It wasn’t all too long ago that the future of The Pyramids Centre looked bleak.
A venue more often than not embroiled in controversy over the burden it placed on taxpayers, many felt it was better off shut down for good and demolished.
We want to be the facility of choice in Southsea. We are working really hard with the council on long-term goals.BH Live director Mike Lyons
A severe bout of flooding which ruined most of its pool equipment made matters worse and saw about £1m of council cash spent on repairs.
But now it appears things are finally looking up for the Southsea leisure complex after a rough few years.
BH Live, which operates the venue on behalf of Portsmouth City Council, has worked to pull in visitors and make it a vibrant attraction again since it reopened in September 2014 after a major refurbishment.
The leisure firm, which runs other pools and centres across the south, took over from the now defunct Southsea Community Leisure Limited in 2013 – which the council was paying around £800,000 a year to run the Pyramids. The council also wrote off a £2m loan to SCLL.
But BH Live director Mike Lyons hopes the Pyramids will go on to become ‘the facility of choice’ for families in Southsea after a surge in visitor numbers.
And he wants to work with the organisers of major attractions in Portsmouth like the America’s Cup World Series and Victorious Festival to see how it can play a major role in future.
Mike explains: ‘When we closed and reopened, we only had about 500 members.
‘Now we have just gone over 3,000 live members.
‘What’s really good to see is there are 2,000 people going to fitness classes and there are over 6,000 gym visitors recorded each month.
‘There are now 15,000 people swimming each month, and we have more than 400 children taking part in swimming lessons.
Mike adds: ‘But it’s not just about gaining membership, we want to improve people’s health and we have launched a GP referral service; so people with very specific conditions and at risk of particular health conditions can really make an improvement through our services.’
Bosses also want to build on its importance as a music venue.
Mike says: ‘We are trying to increase the number of gigs we hold; we have already seen artists play including Enter Shikari, The Vaccines, The Shires and James Bay – all current artists.’
‘At the same time, we have also had cultural events and we want to work with the council on a number of ideas for cultural events.
‘We want to be the facility of choice in Southsea. We are working really hard with the council on long-term goals.’
Specifically, BH Live wants to capitalise on the work that’s been done to promote the seafront as a major destination.
‘We are looking to try and work more with the large events,’ Mike says.
‘Now Portsmouth is quite experienced in terms of putting on major seafront events and attractions, we want to play a part in that.
‘It would be nice to have a role in terms of potential sponsorship.
‘It may be a case of offering our venue up as an addition to Victorious Festival or the America’s Cup.’
Yet Mike knows it’s not been an easy ride restoring people’s faith in the venue.
Mike says: ‘It’s definitely been a challenge, but we are very confident now and we believe that over the next 12 to 18 months, our services will continue to improve.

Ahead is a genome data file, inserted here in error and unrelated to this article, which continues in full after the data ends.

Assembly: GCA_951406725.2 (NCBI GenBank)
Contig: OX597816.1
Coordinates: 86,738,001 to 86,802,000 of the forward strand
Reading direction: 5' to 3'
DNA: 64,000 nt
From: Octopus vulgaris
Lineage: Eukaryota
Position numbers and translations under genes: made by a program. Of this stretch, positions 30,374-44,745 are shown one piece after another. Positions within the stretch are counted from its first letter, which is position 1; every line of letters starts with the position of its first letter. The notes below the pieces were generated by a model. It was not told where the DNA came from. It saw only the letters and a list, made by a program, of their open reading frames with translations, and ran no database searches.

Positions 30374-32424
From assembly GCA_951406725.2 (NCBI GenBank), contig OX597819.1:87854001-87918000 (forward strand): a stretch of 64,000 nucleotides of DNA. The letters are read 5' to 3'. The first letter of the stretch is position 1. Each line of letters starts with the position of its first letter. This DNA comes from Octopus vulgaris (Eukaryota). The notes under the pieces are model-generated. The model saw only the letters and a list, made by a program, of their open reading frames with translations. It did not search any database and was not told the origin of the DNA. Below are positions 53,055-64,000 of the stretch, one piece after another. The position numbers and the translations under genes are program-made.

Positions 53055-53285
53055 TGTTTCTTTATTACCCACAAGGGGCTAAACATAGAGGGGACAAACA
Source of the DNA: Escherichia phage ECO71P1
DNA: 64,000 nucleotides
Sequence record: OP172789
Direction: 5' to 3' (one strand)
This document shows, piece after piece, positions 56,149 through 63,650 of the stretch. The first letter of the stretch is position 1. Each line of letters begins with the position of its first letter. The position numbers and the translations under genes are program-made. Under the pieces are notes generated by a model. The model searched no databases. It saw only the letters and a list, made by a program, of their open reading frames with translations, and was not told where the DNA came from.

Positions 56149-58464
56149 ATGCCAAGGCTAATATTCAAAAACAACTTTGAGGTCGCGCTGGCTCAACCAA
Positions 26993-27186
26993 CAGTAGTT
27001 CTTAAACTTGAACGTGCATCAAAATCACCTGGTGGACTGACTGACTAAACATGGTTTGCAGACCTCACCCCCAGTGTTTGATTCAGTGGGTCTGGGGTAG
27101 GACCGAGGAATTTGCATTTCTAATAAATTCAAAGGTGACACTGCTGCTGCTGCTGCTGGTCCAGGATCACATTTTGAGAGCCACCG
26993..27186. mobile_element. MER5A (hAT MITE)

‘BH Live has invested around £250,000 into the facility in terms of improvements to the building, and we will continue to make sure it improves.
‘We want it to go from strength to strength in terms of customer perception.’
Tory culture boss Linda Symes said she’s delighted with BH Live’s performance.
Cllr Symes said: ‘I am very impressed with the way BH Live has been running the centre.
‘It has increased the centre’s membership to around 3,000, and I think BH Live has done a fantastic job.
‘That’s reflected in its other centres as well.
‘It offers leisure packages that are tailored to people’s needs.
‘BH Live is an organisation which can be trusted to deliver on what it promised.’
LEISURE operators BH Live signed a five-year deal with Portsmouth City Council in 2013 to run The Pyramids.
It was decided the company would get £200,000 a year up until the end of its deal towards running costs.
The arrangement was approved by the then Lib Dem administration and the party’s culture and leisure boss, councillor Lee Hunt.
The council also decided to set aside £1.9m in case things went wrong with the building during the course of the deal.
A total of £997,000 of that maintenance cash was used in 2014 to fund an upgrade programme when flooding after a fierce storm damaged The Pyramids.
The work was done while the venue was closed for repairs – which cost the council £100,000 out of a separate fund – from February to September that year.
A new fitness studio, bar and terrace cafe was put in as well as new loos. BH Live spent £210,000 of its own money into the maintenance project.
Labour group leader Cllr John Ferrett, who has previously called for The Pyramids to be pulled down because of its cost to the taxpayer, says his position has not changed.
He said: ‘The council leader (Donna Jones) has said she would like to see a five-star hotel built on the seafront, and that site would be a prime site for redevelopment.
‘In a few years’ time, the contract will need renegotiating. The council still has big liabilities should anything go wrong with the building, and no-one is prepared to take it on and take on the repair and maintenance charges.’